Wednesday, May. 2nd 2012

Animal chiropractic

Veterinary Alternatives May 2012 Newsletter

New Service!

I thought you all might like to hear about my chiropractic training. I won’t be fully certified until September, but can now examine the sacropelvic and thoracolumbar areas, meaning from the shoulders to the tail along the spine. I am currently offering this for free to existing patients, and doing a few minor adjustments if needed. Once my training in animal chiropractic is complete, I will offer either acupuncture OR chiropractic as part of the regular house-call fee, and charge an additional $25 if both are desired. This is because of the time involved in examining and performing both kinds of treatment. So get your free exams while you can J

I also plan to increase the cost of the initial house-call. Return visits will still cost the same, but due to the longer time involved in performing complete Chinese medical, physical, AND chiropractic examinations and determining the best course of action, I will need to add $20 to the cost of the first house-call. All existing clients currently under care will not see any change. I have not raised my rates in several years, and I find the time involved in those first house-calls, which are usually at least an hour, justifies the additional cost.


Animal Chiropractic

So what IS animal chiropractic? First, the reason for the name animal chiropractic instead of veterinary chiropractic is to indicate that both veterinarians AND chiropractors may receive training in this modality. Since chiropractors are not allowed to practice “veterinary” procedures, this is indicated by using “animal” instead. Chiropractic means “hand treatment” or “hand practice”. True chiropractic does not involve medications or surgery, and diagnosis and treatment are strictly hands-on without instruments.

Why chiropractic? The spinal cord and brain (the central nervous system) control ALL functions of the body. Without a nervous system, you would not function. Damage or decreased function of nerves can affect any part of the body from movement to digestion to reproductive function to the immune system. A chiropractic ADJUSTMENT is a low amplitude, high velocity, short lever movement applied to a specific part of a joint in a specific direction in order to relieve “encroachment” of surrounding tissues on a nerve. This encroachment or impingement is NOT caused by a “bone out of place” but rather a joint that has become unable to move correctly. This causes swelling of the surrounding soft tissues due to inflammation. It is this swelling that affects the function of the nerves running through the area due to changes in blood supply, edema, toxins released by damaged tissues, etc. When this “stuckage” (highly technical term, there ) is relieved, nerve function can be regained according to the body’s capacity to heal. So chiropractic care can remove obstacles to healing. It is then up to the body to continue the healing process as far as it is able depending on its age, nutrition, tissue health, and other factors. Interestingly, 80% of the INPUT to the central nervous system comes from nerve receptors IN MUSCLES, so poor movement can affect how the nervous system operates. Regular chiropractic care can ensure the “motion units” (joints) in the body move as correctly as possible to maximize good input to your brain and spinal cord.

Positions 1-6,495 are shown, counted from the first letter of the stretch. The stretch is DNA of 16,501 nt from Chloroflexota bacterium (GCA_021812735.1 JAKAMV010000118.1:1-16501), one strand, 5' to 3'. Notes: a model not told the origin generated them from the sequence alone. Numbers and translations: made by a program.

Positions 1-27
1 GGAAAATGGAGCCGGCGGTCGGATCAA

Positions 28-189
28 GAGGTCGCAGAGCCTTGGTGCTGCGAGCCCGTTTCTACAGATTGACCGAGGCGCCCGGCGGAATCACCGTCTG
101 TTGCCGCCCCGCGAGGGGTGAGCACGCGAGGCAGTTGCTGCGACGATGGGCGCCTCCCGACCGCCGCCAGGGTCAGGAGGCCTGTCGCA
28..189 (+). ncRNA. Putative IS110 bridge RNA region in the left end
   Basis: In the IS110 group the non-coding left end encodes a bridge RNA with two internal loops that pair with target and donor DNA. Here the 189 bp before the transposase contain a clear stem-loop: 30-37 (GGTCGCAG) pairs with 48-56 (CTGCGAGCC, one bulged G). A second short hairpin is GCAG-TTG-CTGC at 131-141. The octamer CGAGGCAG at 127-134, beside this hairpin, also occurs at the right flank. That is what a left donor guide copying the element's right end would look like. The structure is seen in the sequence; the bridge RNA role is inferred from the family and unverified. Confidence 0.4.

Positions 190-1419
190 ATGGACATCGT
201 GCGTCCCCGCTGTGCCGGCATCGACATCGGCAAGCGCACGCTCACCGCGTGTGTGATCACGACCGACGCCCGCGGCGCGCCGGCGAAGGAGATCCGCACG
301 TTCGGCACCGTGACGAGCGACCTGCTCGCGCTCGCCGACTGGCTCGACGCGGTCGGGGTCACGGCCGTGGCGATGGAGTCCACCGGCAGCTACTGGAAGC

It is important to understand several things.

1. For someone to do chiropractic on animals, they MUST receive training in animal anatomy. Their bone structure, anatomy, and biomechanics are very different from two-legged humans. Therefore, a regular chiropractor that has not received this training should NOT treat animals.